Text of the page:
Strong firm adjustments, interesting, pressing down here, guiding there each time an AHAH moment.
I've practiced in Crete with several of Kristina's students, many teachers themselves now (they all seem to come back each year to take Manju's workshops), I know how much they love her, are devoted to her but have seen too how she'll make them work, make them want to work, to give a little more not just to her but to their practice.
Come to think of it wasn't Guruji like this, from the stories we hear, the love but also resignation that you will have to work, that he wouldn't let you ease up.... there is no rest in this practice, each time we begin again, if you coast through your prayers they aren't prayers.
And this is serious stuff, ...this is learning" (Kristina again).
There was a point in the second session where I was tempted to ask a smart arse question along the lines of "If you only have two hours to practice is it better to practice two hours of asana or one hour of asana and half an hour of pranayama, half hour of mediation". But then I thought to myself Kristina's answer would probably be "Do three hours, four" (speculating here).
This yoga is a gift, look at us, we've discovered yoga (I'm not talking just asana here), we've looked or begun to look inwards, to devote time to that search to understand our nature, or just to be present, open, are we fully aware how remarkable that is. And this practice is how some of us choose to go about it, our baby steps (paraphrasing my interpretation, impression of something Kristina seemed to stress in the after lunch session).
July and August I'm heading to Crete to practice at Kristina and her student's shala, two months of daily practice, I'm a little terrified. Since the first day I walked up to the shala door and saw her standing there, so familiar as if I'd known her for years, I've tended to think of her as my Ashtanga teacher, her and Manju and her Rethymno shala as my shala, how weird is that, curious how these things work.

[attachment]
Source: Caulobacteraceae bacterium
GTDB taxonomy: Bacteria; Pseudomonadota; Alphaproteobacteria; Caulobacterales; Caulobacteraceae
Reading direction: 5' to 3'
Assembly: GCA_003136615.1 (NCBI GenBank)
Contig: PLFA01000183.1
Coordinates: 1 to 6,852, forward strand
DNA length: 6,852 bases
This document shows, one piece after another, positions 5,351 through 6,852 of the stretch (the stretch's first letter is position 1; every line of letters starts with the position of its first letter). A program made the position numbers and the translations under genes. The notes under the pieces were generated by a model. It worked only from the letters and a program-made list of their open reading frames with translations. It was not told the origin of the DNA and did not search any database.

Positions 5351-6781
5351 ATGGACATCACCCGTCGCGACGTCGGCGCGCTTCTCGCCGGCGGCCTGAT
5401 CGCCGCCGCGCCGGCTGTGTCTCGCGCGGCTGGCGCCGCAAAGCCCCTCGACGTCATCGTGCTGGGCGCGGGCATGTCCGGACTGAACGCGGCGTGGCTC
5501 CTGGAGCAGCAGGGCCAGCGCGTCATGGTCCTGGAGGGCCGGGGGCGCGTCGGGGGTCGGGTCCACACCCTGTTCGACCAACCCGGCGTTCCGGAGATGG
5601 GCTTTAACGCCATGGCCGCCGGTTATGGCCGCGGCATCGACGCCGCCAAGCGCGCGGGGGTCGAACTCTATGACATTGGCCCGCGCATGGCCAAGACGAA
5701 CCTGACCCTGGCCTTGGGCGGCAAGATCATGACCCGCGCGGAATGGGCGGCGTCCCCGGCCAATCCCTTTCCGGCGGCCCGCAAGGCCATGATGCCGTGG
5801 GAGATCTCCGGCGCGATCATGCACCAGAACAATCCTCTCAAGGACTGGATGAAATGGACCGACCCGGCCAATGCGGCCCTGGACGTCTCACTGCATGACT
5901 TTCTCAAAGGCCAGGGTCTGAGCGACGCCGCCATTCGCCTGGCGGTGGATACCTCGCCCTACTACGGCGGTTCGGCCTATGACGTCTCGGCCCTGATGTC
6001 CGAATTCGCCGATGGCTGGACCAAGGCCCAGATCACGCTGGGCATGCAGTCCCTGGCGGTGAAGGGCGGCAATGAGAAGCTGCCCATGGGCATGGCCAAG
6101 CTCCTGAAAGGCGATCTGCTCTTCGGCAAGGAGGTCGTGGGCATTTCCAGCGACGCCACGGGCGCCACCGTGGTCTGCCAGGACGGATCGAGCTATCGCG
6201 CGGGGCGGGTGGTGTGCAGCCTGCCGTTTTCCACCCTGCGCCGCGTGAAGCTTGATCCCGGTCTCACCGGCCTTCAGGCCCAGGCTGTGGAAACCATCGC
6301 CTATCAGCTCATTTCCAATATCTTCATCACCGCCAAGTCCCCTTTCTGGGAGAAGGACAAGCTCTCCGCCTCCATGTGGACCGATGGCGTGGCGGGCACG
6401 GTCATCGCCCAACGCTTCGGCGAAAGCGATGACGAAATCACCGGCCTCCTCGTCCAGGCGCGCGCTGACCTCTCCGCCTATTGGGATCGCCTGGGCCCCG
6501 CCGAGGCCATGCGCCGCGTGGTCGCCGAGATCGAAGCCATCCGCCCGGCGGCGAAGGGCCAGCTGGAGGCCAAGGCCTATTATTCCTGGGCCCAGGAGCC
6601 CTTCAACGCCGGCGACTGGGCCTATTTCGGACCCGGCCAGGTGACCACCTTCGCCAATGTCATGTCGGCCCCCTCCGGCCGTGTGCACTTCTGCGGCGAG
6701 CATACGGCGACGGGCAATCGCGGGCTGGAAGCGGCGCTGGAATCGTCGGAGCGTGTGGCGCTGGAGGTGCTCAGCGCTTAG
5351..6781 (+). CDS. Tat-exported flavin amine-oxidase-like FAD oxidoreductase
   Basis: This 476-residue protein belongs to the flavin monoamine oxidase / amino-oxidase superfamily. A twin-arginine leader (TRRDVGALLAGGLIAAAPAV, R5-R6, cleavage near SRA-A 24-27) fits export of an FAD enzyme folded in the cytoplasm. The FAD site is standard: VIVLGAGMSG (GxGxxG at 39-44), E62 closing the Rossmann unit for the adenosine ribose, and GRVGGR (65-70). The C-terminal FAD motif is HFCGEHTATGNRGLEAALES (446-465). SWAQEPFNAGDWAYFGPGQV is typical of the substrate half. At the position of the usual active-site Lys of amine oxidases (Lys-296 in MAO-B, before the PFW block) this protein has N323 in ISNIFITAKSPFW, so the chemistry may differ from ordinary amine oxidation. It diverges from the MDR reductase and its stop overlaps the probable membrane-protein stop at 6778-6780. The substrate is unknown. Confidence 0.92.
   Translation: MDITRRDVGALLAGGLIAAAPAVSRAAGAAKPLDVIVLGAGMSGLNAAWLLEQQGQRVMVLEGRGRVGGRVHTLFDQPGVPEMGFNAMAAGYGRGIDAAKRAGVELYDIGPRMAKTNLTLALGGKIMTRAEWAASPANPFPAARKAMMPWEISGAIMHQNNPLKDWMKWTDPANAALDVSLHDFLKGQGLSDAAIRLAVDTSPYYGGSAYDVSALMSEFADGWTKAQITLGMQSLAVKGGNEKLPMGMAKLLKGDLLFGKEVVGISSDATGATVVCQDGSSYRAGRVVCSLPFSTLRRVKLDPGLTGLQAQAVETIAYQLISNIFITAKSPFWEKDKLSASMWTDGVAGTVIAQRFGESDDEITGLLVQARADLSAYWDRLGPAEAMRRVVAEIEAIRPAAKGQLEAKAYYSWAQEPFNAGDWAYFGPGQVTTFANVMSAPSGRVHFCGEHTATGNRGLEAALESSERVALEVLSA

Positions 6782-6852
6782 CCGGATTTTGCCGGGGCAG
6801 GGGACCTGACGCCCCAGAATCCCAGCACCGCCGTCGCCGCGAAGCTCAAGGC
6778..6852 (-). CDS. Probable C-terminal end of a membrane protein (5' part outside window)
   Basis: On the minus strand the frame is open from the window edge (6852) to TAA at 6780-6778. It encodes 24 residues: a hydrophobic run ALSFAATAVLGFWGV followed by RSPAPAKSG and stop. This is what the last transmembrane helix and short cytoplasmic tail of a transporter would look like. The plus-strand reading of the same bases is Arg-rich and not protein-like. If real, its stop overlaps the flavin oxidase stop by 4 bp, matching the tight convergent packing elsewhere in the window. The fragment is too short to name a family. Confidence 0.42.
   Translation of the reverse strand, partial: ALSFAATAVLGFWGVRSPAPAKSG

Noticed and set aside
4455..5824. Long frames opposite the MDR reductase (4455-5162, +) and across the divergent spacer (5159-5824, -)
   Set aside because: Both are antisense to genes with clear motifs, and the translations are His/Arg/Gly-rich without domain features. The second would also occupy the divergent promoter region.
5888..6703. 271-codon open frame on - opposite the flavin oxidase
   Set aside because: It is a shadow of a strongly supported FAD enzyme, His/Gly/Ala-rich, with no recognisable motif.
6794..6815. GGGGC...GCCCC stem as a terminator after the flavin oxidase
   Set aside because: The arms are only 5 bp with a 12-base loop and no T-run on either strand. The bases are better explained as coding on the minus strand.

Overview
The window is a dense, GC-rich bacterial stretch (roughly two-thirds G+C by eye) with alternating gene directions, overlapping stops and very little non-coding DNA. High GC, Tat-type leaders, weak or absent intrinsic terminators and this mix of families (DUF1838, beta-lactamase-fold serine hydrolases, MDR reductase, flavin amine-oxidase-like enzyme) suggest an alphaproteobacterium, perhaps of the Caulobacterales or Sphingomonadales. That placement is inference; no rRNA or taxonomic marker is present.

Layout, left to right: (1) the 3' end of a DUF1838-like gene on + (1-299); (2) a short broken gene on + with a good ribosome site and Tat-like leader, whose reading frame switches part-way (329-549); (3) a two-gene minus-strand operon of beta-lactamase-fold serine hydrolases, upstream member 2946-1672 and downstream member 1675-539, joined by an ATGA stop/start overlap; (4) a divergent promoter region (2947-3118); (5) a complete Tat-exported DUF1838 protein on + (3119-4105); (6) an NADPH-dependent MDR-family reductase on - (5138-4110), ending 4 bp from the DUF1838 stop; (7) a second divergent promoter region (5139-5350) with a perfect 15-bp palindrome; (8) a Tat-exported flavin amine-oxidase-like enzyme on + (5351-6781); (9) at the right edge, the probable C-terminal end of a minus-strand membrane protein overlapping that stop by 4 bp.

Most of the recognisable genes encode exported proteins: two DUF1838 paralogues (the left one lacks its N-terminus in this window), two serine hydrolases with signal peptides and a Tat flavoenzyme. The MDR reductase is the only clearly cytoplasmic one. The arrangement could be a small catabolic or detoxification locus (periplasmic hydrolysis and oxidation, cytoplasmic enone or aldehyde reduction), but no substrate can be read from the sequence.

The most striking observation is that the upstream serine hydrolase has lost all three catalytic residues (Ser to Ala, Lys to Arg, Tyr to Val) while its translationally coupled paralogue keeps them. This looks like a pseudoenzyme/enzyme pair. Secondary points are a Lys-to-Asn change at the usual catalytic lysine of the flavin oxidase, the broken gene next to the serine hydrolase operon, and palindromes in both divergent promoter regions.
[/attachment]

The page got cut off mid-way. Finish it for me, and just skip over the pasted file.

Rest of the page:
But she took away my 2nd series rest postures! There are a couple of asana that I tended to feel were put there to give us a breather, I don't know.... Bharadvajrasana, gomuukhasana, couple of others maybe, now those too now are work.
This summer then in Crete, hopefully, I'll get to ground my 2nd series, I say hopefully, who am I kidding, Kristina wouldn't let me do otherwise, I know she won't let me go near a wall as a karandavasana security blanket, guess this is the surrendering thing huh.
Once 2nd series is back I can start looking at what Krishnamacharya was up to with his kumbhaka in 2nd series.... but that's for Japan.
This may well be my favourite end of workshop photo ever (despite my lack of beard), I felt like a sore thumb standing up there but I love the mix of standing, kneeling seated, turned in, turned out, looking here, looking there, thank you to Ella for taking these wonderful photos.
And to both Gingi and Ella for bringing Kristina here and allowing her to share this practice with us.
Sri K. Pattabhi Jois Memorial practice Interview with Kristina Ireland